[Twisted-Python] We have Apple's ear
bob at redivi.com
Wed Jan 29 18:26:51 EST 2003
On Wednesday, Jan 29, 2003, at 13:38 America/New_York, Glyph Lefkowitz
>> Apple er.. screwed up a lot of ./configure options when building the
>> 2.2 build that ships with OS X. If the thing was built properly it'd
>> be ready to do full GUI applications (Modules to interface with
>> CoreFoundation, Carbon, etc), it even builds a GUI application
>> *and* an IDE!
> I'd like to add to this that Python support included in Apple's dist of
> ProjectBuilder, even if it were something as trivial as syntax
> would really be a nice thing.
bbum did that last month. I haven't tried it personally (I'm a VIM
user), but I imagine it works :)
I'd imagine if the Python community had more of an in w/ the Cupertino
crowd this could easily make it into the next developer tools update.
> Seriously, the biggest problem with Twisted on the mac is that we're
> still very
> much living in a Unix mindset, and we have no platform-idiomatic tools
> either development or deploying applications on OS X. I'm upset that
> I haven't
> had enough time to work on Twisted as a platform (porting an
> application to a
> platform like OS X ought to be a complete no-brainer, but it clearly
> and if Apple were willing to throw some resources my way I might build
> Cocoa front-end to COIL before rewriting the web one. I'd sure like
> to have an
> excuse, especially a paid excuse, to write apps using IB.
FYI, installing pyobjc adds a Python template for developing GUI pyobjc
apps. You don't need to do anything special to use nibs with pyobjc,
works just like it does with Cocoa or AppleScript. I've played around
with outlets and such with no problems, YMMV of course.
It may be of some interest that Apple's WebObjects offering does
something kinda similar [client-side gui/web app hybrids.. mostly for
database apps], but only in java using a very CoreFoundation-like
API... so it's like programming in ObjC, only slower. I don't have
time to play with WebObjects at all, but I get legitimate copies
whenever a new release comes out (two sitting in a drawer, and
counting). If anyone wants to borrow the books or something to see if
there's any good ideas worth borrowing just let me know.
> However, even given my existing Apple hardware, I'm unlikely to spend
> any of my
> own time volunteering to enhance Apple's operating system with Twisted
> if I
> have to keep shelling out $129.95 every few months for the privilege.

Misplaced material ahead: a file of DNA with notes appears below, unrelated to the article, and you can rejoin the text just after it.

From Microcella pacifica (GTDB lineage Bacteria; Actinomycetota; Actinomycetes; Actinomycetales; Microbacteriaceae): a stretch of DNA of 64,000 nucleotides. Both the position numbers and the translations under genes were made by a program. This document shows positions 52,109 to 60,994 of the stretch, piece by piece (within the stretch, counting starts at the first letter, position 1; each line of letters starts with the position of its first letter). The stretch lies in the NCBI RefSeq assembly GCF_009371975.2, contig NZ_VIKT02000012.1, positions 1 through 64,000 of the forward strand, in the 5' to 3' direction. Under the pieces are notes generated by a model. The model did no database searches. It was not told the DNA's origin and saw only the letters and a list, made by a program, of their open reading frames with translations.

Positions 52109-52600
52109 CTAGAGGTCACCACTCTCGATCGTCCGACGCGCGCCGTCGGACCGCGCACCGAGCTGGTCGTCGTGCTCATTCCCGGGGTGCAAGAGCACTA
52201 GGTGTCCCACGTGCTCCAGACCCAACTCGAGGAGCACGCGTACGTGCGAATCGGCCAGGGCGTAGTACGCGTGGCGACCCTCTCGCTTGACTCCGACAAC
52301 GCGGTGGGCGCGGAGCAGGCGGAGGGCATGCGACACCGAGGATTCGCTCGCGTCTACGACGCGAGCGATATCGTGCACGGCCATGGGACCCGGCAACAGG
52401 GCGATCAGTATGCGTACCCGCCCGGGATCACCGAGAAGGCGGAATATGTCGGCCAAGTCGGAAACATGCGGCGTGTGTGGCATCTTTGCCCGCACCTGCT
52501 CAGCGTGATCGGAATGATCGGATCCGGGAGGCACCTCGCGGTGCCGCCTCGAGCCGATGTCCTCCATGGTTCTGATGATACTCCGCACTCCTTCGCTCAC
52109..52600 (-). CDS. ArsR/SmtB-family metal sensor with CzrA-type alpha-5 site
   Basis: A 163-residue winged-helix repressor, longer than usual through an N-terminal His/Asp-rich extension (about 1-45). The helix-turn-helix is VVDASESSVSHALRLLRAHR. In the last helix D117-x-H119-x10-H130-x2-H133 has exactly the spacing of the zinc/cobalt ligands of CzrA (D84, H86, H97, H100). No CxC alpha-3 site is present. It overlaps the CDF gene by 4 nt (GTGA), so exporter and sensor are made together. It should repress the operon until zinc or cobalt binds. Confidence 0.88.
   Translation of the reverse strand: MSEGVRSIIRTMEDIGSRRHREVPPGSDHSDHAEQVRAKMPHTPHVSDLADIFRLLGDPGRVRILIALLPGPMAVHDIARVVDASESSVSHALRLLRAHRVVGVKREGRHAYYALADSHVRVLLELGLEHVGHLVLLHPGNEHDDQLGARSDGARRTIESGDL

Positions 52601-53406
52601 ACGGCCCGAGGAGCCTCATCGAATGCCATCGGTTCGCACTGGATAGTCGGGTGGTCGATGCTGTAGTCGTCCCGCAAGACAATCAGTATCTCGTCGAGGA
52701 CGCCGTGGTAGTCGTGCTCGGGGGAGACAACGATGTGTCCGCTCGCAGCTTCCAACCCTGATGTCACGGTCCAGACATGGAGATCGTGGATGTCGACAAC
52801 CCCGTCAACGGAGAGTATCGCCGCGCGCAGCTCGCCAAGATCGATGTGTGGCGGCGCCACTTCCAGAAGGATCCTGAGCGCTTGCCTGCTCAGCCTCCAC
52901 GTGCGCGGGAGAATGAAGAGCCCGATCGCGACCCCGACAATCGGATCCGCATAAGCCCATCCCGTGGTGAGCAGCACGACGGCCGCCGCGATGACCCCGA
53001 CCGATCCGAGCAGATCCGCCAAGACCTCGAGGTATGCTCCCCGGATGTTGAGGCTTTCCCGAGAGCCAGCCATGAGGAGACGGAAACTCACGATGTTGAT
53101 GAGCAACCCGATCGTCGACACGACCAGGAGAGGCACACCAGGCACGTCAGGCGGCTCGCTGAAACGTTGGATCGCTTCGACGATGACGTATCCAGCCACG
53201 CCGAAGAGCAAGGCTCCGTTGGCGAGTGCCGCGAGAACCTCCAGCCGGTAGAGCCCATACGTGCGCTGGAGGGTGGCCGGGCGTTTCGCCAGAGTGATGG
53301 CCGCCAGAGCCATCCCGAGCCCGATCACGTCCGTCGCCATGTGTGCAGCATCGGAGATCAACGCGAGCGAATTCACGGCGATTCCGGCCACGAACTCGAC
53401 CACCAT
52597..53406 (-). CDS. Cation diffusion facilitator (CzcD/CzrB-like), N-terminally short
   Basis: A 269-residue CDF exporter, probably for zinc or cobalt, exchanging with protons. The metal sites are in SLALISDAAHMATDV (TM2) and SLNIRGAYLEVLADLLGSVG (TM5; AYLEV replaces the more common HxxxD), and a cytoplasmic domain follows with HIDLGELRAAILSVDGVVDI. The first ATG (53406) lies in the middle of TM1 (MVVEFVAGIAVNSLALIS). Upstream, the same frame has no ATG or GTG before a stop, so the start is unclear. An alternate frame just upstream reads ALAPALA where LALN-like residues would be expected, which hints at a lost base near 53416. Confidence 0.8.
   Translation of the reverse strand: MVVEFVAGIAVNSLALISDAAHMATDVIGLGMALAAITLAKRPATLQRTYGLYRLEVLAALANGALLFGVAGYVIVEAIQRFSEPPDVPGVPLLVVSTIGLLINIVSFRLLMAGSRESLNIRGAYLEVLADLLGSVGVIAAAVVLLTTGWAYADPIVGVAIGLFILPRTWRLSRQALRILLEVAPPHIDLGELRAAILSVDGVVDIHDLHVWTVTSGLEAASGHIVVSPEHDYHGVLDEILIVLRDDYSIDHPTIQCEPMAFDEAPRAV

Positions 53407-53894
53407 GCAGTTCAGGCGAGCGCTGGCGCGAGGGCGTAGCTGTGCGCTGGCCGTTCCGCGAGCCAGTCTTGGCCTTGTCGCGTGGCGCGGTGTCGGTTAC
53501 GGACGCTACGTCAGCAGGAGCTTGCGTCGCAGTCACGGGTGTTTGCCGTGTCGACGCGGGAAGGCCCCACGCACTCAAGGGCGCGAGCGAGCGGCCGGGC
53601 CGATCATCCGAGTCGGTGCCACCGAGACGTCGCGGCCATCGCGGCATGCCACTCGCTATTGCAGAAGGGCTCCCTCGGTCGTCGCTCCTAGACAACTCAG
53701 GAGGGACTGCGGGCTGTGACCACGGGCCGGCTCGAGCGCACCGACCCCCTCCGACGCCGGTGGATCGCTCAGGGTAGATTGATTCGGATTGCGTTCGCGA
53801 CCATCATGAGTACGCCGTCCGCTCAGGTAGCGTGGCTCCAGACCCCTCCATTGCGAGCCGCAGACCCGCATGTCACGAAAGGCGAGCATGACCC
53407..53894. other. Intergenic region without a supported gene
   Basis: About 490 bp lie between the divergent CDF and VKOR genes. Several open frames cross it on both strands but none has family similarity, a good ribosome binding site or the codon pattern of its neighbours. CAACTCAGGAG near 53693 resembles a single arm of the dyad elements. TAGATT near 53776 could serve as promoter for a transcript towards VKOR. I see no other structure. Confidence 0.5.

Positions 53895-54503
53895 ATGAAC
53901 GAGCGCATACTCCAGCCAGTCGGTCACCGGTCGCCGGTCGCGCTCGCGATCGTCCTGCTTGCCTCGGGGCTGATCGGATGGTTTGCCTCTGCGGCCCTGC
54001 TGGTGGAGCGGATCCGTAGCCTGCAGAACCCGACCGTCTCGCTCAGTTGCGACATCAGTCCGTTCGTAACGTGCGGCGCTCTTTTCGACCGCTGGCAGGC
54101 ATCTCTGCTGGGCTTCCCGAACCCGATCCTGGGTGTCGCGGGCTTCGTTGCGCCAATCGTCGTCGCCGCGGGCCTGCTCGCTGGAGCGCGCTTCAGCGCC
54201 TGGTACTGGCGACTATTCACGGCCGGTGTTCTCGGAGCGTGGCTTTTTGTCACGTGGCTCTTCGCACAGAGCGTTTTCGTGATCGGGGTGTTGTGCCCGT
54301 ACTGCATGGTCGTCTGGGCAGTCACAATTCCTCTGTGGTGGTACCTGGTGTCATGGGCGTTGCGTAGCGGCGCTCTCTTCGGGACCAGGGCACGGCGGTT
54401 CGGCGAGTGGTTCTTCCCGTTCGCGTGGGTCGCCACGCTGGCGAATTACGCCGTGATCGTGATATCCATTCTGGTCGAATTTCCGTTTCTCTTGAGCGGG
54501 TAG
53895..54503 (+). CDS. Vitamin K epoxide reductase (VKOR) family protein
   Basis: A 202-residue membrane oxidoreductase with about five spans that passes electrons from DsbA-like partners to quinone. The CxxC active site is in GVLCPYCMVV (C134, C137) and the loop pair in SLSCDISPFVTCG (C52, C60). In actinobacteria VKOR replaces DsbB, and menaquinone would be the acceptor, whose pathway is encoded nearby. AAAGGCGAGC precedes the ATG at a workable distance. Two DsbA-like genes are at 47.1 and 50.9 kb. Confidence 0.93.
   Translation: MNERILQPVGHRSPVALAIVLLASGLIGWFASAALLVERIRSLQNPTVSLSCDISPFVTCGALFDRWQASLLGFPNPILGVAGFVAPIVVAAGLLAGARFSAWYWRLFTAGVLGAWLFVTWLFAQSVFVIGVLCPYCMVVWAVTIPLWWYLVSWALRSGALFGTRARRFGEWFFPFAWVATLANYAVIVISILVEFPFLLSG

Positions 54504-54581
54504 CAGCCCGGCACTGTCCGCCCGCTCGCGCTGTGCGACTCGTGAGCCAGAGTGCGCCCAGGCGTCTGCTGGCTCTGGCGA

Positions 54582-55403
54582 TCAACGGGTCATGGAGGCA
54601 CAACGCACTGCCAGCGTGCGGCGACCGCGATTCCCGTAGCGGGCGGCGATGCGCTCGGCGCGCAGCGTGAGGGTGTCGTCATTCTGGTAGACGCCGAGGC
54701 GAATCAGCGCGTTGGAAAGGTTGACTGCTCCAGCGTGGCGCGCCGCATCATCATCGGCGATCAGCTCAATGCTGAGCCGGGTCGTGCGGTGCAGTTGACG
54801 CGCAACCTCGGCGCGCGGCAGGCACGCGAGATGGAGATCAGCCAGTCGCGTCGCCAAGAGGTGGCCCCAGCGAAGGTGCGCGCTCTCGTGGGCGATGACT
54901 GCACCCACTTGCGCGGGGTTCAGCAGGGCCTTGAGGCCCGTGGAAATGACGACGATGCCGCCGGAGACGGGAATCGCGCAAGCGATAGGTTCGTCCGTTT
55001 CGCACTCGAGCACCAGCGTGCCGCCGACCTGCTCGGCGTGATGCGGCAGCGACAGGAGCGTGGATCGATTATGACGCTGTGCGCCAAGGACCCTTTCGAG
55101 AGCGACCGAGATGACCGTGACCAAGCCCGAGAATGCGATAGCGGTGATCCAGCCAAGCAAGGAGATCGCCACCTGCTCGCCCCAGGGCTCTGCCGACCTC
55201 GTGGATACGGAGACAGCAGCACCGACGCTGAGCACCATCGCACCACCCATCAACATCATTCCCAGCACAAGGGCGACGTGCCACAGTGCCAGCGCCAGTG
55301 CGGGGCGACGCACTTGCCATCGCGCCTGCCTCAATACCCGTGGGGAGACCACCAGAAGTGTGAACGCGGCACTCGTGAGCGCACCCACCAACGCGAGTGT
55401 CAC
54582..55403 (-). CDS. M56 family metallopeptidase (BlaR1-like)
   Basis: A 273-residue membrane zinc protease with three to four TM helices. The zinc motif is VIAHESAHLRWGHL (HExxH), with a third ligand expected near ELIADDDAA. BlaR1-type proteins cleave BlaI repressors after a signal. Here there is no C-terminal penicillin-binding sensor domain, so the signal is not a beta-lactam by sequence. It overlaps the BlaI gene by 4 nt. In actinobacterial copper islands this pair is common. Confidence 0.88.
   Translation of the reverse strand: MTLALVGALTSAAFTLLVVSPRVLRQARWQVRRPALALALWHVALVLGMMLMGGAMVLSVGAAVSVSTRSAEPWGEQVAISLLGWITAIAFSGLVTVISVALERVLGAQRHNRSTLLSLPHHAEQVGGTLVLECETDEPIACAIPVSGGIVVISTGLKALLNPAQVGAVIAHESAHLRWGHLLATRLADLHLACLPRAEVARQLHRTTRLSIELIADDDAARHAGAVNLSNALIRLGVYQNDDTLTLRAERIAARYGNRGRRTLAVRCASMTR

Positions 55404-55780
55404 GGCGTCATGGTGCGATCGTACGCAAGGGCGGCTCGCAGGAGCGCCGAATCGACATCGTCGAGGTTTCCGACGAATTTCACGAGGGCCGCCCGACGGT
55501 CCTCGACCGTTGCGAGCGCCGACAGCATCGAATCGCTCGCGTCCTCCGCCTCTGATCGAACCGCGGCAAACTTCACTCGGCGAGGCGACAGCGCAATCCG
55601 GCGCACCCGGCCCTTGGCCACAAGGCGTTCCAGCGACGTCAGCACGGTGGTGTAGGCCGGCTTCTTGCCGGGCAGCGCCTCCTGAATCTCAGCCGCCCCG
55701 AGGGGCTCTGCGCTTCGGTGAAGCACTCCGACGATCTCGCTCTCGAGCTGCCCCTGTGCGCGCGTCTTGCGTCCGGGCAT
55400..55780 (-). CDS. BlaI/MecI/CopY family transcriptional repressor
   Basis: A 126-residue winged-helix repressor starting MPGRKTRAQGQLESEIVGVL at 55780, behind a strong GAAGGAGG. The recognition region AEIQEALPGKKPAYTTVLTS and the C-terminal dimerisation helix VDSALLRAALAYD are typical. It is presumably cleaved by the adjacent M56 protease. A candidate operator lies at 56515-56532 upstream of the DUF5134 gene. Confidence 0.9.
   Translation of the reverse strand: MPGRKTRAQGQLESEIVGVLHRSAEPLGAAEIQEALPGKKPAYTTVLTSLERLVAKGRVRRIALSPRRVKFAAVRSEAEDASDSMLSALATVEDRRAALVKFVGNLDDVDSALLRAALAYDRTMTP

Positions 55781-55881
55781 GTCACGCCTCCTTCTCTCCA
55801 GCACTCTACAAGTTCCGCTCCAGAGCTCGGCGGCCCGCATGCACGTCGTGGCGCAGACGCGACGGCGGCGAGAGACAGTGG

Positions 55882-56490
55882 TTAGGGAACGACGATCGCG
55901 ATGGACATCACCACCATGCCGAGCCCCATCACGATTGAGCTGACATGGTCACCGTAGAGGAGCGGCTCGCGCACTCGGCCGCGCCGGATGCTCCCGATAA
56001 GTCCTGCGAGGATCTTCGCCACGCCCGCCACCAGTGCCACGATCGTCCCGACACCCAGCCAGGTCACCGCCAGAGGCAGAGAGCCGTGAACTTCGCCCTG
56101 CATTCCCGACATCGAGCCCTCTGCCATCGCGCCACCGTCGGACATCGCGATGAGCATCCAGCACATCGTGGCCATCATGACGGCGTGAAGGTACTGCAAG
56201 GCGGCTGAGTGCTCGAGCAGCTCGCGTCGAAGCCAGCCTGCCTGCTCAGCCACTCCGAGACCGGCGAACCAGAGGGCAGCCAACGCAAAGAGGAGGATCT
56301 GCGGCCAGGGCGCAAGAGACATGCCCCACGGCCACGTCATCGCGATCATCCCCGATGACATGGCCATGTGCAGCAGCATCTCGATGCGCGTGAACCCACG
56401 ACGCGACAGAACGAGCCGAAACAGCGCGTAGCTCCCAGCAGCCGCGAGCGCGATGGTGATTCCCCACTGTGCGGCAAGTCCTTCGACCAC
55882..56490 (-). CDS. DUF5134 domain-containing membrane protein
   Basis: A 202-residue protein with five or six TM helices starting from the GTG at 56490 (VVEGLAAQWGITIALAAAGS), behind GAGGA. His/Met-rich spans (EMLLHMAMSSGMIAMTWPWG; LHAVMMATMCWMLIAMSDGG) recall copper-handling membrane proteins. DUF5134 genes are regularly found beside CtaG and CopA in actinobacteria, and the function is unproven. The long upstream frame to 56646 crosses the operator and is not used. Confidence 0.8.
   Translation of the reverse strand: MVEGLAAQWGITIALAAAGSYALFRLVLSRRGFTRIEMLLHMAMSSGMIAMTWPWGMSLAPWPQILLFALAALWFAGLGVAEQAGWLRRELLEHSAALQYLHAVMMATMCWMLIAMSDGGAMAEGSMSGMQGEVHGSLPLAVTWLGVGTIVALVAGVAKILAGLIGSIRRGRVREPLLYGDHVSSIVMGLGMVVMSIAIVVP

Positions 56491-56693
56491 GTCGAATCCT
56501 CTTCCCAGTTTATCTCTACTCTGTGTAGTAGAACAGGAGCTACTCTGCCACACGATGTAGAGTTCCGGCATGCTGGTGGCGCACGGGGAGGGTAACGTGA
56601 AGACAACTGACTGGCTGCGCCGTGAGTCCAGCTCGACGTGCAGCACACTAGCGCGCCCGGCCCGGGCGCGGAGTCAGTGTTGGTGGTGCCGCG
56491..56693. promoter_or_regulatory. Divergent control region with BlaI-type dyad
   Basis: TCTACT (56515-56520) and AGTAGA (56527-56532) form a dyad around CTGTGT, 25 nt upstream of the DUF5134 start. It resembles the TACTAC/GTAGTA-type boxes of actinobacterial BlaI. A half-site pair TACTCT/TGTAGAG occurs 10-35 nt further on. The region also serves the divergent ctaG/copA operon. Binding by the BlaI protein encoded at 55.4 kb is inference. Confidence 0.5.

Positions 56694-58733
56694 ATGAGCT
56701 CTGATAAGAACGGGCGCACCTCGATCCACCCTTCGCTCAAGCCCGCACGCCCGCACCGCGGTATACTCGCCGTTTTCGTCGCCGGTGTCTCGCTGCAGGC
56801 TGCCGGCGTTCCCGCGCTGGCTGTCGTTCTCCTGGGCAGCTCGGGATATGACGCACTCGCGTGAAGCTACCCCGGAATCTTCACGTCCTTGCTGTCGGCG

> I would
> really appreciate a no-cost license to Apple's software offerings, or
> at least
> enough of them to do GUI application development with Twisted.
A few months is more like 18-24.. that's like a pack of manhattan
cigarettes a month, at most. It's pretty affordable. If you're an ADC
Select ($500/yr) or Premier ($3500/yr) member then license for all of
their operating systems is included along with the betas and the
ability to report bugs that they'll actually read.. among other things.
One of the nice things you get with a Premier subscription is 10
hardware discounts a year, we've saved more than $3500 (6 purchases so
far) on our overpriced computer equipment this year.. A hardware
discount is usually about 20% off anything they sell (even accessories,
like iPods). One hardware discount counts for one desktop or laptop
with whatever accessories.. so you can turn out pretty well.
In any case, if one wants to deploy a Mac OS X 10.2+ application
developed solely in python (using the installed python 2.2 runtime to
minimize the distribution size), with or without Twisted, everything is
already out there to do it.. you just have to know where to look and/or
who to ask for the relevant information.
As a side note, I mentioned Twisted and my hackish method for writing
the cocoa demo on the pyobjc list a week or two ago in response to a
query about asyncore. The whole issue sparked some interest with the
core developers and they've been actively working on a better way of
doing it than polling. Jack Jansen just recently started working on a
module that intelligently manages the Python GIL (Global Interpreter
Lock) so that the ObjC and Python threads will play together
efficiently... so perhaps in a few weeks, when the dust settles in my
world and pyobjc is a bit more stable, I'll be able to develop a Cocoa
reactor (which will be rather easy pretty soon) and some more advanced
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